Avoid this expensive rip-off!
ID theft is a becoming a big concern for many of us. But insurance policies which protects against it are a waste of money.
Growing fears of identity fraud have given banks and credit card companies the perfect selling opportunity: ID theft insurance. In fact, this type of protection looks like the policy du jour for seemingly providing peace of mind. But I don't think you should be too keen to jump on this particular bandwagon. Let's find out why.
If you're worried about ID theft, you're certainly not alone. According to Halifax Home Insurance's latest Peace of Mind index, ID theft is a major worry for 55% of people, second only to burglary (64%). It is cited as the main worry for those aged over 65.
And yes, if you become a victim of ID theft, there's no question it could be a very serious problem indeed. Fraudsters can obtain your personal information and identity without your knowledge, and then use it to open bank accounts or apply for credit in your name.
Clearing up the mess after your ID has been stolen and correcting your credit record can be a complex, time-consuming process. So, wouldn't it be sensible to insure against it?
Before I can answer this question, here's a bit more information on how ID theft insurance policies work:
How does identity theft insurance protect you?
In exchange for an annual premium of around £60 to £80, a typical ID theft insurance policy might include:
- Insurance which covers the cost of restoring your identity. Generally you'll get £50,000 to £60,000 worth of cover. This money can be used to pay legal fees, lost salary if you have to take time off work, rejected loan application fees and so on.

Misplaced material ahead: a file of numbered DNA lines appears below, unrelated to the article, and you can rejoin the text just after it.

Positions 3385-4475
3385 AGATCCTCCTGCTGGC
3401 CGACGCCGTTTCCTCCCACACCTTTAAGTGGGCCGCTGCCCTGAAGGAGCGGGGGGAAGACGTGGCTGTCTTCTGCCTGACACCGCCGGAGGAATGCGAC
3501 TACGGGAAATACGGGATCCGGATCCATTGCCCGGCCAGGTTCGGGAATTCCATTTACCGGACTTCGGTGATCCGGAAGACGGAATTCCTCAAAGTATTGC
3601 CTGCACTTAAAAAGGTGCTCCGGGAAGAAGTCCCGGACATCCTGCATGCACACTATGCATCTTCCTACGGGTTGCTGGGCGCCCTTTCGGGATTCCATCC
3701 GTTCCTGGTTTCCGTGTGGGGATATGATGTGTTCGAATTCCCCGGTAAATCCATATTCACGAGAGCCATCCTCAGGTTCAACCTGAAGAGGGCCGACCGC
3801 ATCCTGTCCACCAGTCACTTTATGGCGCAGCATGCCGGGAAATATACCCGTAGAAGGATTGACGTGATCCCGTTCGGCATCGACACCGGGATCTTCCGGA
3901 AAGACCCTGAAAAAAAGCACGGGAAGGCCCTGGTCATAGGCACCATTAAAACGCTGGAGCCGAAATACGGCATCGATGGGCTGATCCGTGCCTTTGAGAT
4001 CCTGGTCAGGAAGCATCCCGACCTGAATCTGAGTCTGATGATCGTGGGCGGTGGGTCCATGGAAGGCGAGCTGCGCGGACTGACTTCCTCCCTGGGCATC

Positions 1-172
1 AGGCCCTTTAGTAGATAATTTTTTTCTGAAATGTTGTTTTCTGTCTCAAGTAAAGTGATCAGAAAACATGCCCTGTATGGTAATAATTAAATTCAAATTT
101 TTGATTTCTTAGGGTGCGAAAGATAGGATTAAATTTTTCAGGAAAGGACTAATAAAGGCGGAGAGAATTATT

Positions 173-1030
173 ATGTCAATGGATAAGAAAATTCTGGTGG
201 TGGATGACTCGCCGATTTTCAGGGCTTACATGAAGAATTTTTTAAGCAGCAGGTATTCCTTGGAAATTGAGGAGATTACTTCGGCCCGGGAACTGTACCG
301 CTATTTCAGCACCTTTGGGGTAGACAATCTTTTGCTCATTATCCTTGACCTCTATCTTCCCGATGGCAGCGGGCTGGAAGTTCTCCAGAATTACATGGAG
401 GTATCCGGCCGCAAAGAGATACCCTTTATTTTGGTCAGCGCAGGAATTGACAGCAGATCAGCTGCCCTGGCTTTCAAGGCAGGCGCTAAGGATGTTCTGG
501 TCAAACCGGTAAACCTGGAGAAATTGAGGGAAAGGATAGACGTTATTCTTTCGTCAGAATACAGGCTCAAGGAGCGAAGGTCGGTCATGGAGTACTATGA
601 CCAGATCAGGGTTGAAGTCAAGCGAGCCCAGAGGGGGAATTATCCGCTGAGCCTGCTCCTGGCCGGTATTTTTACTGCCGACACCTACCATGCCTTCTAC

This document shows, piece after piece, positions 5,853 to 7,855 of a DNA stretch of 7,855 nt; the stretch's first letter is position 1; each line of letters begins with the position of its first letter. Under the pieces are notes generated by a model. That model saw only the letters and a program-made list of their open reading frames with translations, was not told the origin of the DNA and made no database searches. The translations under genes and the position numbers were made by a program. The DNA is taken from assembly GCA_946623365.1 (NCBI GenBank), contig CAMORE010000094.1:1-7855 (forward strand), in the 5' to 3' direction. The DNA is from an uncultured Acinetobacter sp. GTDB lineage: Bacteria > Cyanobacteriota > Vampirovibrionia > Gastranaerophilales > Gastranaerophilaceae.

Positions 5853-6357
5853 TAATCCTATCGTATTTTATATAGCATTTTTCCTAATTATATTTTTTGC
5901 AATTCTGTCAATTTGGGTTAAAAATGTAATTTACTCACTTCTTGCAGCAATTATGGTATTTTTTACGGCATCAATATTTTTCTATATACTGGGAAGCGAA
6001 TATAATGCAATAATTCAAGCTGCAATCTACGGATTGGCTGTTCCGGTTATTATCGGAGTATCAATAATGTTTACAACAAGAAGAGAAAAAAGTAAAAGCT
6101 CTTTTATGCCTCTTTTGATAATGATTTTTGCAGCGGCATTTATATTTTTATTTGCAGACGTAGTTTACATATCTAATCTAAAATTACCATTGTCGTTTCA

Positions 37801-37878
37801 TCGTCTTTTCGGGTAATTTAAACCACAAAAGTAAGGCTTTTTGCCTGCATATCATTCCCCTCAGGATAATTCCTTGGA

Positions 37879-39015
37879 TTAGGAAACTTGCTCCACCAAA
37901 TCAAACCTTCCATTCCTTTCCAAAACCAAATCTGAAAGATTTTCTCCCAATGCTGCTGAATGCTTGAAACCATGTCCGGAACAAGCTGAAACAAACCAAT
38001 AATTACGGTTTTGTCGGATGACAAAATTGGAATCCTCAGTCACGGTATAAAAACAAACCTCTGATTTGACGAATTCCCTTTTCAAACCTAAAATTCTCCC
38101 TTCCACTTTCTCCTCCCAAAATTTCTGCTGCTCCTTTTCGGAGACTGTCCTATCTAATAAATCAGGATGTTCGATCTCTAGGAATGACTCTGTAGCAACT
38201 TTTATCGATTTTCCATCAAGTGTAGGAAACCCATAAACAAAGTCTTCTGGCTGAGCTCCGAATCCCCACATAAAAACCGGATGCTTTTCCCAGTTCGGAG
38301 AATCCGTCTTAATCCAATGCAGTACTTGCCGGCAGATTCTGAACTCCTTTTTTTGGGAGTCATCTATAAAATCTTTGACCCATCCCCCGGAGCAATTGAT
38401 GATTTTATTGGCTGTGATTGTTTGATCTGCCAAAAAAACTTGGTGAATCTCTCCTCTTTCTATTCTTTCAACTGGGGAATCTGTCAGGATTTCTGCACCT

- Help from an identity theft 'expert'. This provides you with guidance and support if your identity is stolen.
- Free credit report alerts. This service will notify you of any significant changes in your credit report. You'll normally receive updates by text message or email.
- Free credit reports. Available online at any time.
- Valuable document registration. If important documents such as your passport are lost or stolen, the details will be kept on record for you.
- Passport and driving licence cover. Typically you might get £200 cover to replace lost or stolen documents.
- Protective registration. This isn't offered with all policies, but if you're at risk of identity fraud some companies will place a warning with fraud prevention organisation CIFAS to make sure extra checks are carried out before credit is granted in your name. This is known as protective registration.
This sounds like pretty good stuff, so what's my problem?
- You can get a free credit report yourself directly, from Experian.
- You can make a note of the details of important ID documents yourself quite easily.
- Replacing a passport typically only costs £72, while a replacement driving licence costs £17.50.
- You can buy protection registration yourself for £13.80 a year. More on this below.